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-   -   Confused by switch w/indicator light install... (http://www.diychatroom.com/f18/confused-switch-w-indicator-light-install-51880/)

WaldenL 08-28-2009 07:52 PM

Confused by switch w/indicator light install...
 
I'm installing a switch to control the basement lights from the upstairs; this is not a 3-way switch. What I want is a switch that has a light that glows when the basement lights are one, and is off when they're off. I bought one of these, http://www.leviton.com/OA_HTML/ibeCC...2:US&item=4261 but now I'm confused. I'd have thought the wiring for the switch would be like any other wiring, and the light would illuminate when the switch was on. However it looks like I need to run 14/3 wire from the switch.

What I expected is:

Line ---> Switch ---> Basement Light --> Neutral

But looks like I need

Code:


Line ---> Switch ---> Basement Light ---> Neutral
            \---->Pilot Light (on switch) ---> Neutral

I used 14/2 wire to grab power in the basement from a plug box. The black is hot from the plug box up to the switch and then when the switch is on power goes back down* the white to the light. Do I need to run 14/3 instead? Is there some sort of indicator light that would do what I want with 14/2?

WaldenL 08-28-2009 07:59 PM

D'Oh... I think I answered my own question. The pilot light _is_ a light. It needs the line->neutral voltage drop to light up. With the switch on there is no voltage drop from one side to the other, hence no way to light the switch. Oh well, it's not a long run, and I just grabbed 14/3 for the smoke setup.

AllanJ 08-28-2009 09:54 PM

Note: The description Line --> Switch --> Light --> Neutral-somewhere-else is encountered only with archaic (for example knob & tube) wiring. For modern wiring, if the hot feed (from say a plug box aka outlet box with receptacle) goes to the switch first, then the neutral will accompany it and will be available in the switch box for the little light in the switch to tie into using just 14/2 wiring.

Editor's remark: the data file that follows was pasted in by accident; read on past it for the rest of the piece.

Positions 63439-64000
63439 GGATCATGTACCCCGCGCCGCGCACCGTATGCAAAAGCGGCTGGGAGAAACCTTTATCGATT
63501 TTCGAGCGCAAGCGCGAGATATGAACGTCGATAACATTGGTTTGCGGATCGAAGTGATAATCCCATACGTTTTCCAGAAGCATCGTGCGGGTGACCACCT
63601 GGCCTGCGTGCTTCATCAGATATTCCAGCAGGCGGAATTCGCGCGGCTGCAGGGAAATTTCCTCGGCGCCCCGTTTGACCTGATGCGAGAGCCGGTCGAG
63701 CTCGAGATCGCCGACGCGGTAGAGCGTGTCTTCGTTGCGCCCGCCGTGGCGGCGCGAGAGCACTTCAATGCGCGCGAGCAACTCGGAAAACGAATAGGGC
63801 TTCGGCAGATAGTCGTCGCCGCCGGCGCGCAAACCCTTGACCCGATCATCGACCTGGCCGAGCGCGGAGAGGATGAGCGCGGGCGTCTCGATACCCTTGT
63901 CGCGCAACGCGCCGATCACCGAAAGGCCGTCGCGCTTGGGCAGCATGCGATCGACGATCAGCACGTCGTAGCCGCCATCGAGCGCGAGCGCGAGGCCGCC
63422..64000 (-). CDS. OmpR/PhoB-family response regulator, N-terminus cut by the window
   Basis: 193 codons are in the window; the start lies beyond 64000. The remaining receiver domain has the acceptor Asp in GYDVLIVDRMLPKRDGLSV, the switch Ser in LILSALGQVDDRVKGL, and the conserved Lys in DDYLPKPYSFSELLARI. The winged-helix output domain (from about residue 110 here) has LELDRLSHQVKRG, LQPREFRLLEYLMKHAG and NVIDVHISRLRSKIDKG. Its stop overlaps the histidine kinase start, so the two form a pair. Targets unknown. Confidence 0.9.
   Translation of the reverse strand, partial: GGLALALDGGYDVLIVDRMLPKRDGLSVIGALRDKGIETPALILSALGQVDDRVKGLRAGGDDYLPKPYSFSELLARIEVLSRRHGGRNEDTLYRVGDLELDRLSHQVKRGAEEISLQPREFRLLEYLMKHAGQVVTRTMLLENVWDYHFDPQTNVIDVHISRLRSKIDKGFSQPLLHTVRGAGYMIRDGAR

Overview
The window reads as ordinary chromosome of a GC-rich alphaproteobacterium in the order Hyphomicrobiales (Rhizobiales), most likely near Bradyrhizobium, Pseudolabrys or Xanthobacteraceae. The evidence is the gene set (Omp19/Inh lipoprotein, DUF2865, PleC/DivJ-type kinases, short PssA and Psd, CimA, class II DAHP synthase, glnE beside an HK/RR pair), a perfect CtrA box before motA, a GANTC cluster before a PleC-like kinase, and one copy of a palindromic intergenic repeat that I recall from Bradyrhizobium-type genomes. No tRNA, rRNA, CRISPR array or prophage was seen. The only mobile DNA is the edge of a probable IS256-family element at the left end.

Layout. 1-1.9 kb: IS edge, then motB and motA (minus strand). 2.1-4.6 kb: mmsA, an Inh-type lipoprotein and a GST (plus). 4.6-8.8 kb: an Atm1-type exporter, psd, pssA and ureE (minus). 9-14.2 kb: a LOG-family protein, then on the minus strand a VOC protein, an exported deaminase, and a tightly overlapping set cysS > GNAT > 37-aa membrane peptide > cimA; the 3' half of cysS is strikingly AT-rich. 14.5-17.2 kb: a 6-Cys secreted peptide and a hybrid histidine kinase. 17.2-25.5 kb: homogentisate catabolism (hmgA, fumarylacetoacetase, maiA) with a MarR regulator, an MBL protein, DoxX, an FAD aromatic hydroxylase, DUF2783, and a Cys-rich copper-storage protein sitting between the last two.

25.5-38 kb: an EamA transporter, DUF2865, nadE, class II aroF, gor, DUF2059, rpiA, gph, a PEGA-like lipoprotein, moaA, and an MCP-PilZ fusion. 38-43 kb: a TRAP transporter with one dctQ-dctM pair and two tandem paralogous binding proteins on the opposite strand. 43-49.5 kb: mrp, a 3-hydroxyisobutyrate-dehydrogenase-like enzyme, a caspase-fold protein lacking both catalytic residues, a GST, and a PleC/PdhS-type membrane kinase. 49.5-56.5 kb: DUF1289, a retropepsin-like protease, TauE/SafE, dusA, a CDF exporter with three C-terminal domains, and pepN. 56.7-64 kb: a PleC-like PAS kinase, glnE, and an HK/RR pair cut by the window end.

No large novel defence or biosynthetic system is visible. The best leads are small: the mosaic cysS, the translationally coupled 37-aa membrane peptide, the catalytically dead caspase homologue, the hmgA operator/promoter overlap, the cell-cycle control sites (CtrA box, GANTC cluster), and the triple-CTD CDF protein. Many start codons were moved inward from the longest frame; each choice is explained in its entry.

Otherwise a so called "illuminated switch handle" style switch may prove satisfactory. It works the opposite way, lights up when the (basement) light is off. For most lights being controlled it works reliably and does not need a neutral. If you have difficulty making it work, have at least one incandescent light of at least 25 watts among your basement lights that the switch controls.

WaldenL 08-28-2009 10:23 PM

Quote:

Originally Posted by AllanJ (Post 320794)
For modern wiring, if the hot feed (from say a plug box aka outlet box with receptacle) goes to the switch first, then the neutral will accompany it and will be available in the switch box for the little light in the switch to tie into using just 14/2 wiring.

So do I understand that the "modern" way to wire a switch, where the switch isn't in the middle of the circuit, would be to run one 14/2 up to the switch and another 14/2 back down from the switch back to the same location, possibly the same jbox? The two neutrals would then be wire nutted in the box? Even when there's no pilotlight? I guess you're moving the switch to the middle of the run then -- electrically speaking. It this code or just convention?

ChristopherSprks 08-28-2009 10:41 PM

Did you "read" the instructions that came with the switch? Does the switch need a neutral? Is there a feed (neutral) at the switch location? Does the switch have two screws jumpered together on one side?